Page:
This follows a bold move by the Rugby League International Federation to change its eligibility rules now allowing eligible players to nominate one tier one team, and one tier two team to represent.
Players can also switch between their two countries multiple times within a World Cup Cycle.
The biggest trouble Samoa Rugby League has been dealing with is the previous eligibility law that really tied down players of Pacific descent from competing for their nations.
“The rule changes are a massive positive for Rugby League leading into the 2017 World Cup.”
“The changes allow the Pacific nations to field their strongest teams ever and I have no doubt that with the Pacific nations will be able to compete against Australia New Zealand and England,” Parish said.
“It is exciting times for International Rugby League Rugby league,” he said.
Parish though understands the struggle for Pacific island countries, like Samoa, to compete financially with well-developed tier-one teams.
“The Pacific nations will never be able to compete financially with Australia England and New Zealand and I would never stand in any player’s way if they can earn big money to help support their families,” he said.
“But what we have now is a bigger player pool for the Pacific nations to choose from and it gives us the opportunity to pick the best teams possible which is something that has not happened in my time at Samoa,” he said.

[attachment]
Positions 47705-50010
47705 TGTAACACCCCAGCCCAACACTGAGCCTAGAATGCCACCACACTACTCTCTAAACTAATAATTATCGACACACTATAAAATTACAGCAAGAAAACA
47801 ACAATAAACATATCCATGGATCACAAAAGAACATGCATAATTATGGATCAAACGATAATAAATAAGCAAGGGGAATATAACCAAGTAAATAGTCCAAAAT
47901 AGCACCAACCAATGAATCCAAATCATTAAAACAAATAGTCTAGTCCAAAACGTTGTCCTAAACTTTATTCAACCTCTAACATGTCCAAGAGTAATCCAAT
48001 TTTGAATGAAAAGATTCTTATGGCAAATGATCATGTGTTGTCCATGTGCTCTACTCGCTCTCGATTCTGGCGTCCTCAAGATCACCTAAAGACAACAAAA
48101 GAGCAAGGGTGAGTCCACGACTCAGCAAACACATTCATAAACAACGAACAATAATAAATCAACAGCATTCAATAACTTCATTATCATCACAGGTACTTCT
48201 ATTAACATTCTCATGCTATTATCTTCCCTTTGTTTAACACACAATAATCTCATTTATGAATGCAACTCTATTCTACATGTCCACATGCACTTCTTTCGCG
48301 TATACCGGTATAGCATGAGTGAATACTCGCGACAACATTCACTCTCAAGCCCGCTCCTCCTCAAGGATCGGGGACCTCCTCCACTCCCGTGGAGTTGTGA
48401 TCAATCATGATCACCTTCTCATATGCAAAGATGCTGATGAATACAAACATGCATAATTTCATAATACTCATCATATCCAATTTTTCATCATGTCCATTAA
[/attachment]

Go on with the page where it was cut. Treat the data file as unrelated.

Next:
The rule change came after years of pushing, and this year, Parish says Toa Samoa will be able to do things they could have done in the past three years in the international game.
One of the biggest improvements, includes the ability for players of Pacific island descent to play for Origin and still be eligible to play for their chosen country of preference, meaning more top quality players for Pacific islands.
“Obviously I have been pushing for 3 years to have the rules changed after Anthony Milford played for Samoa in the 2013 World Cup and then was ineligible to play for Samoa in the 2014 Four Nations series because he played a under 20 game for Queensland in 2014,” he said.
“If Milford had of played for Samoa in the Four Nations we would have won the first two games. Looking forward to the historic Pacific Test in Samoa in October,” said Parish.
Samoa is currently fourth in the world in Rugby League world rankings. The list for the training squad for next month’s matchup will be officially announced next week.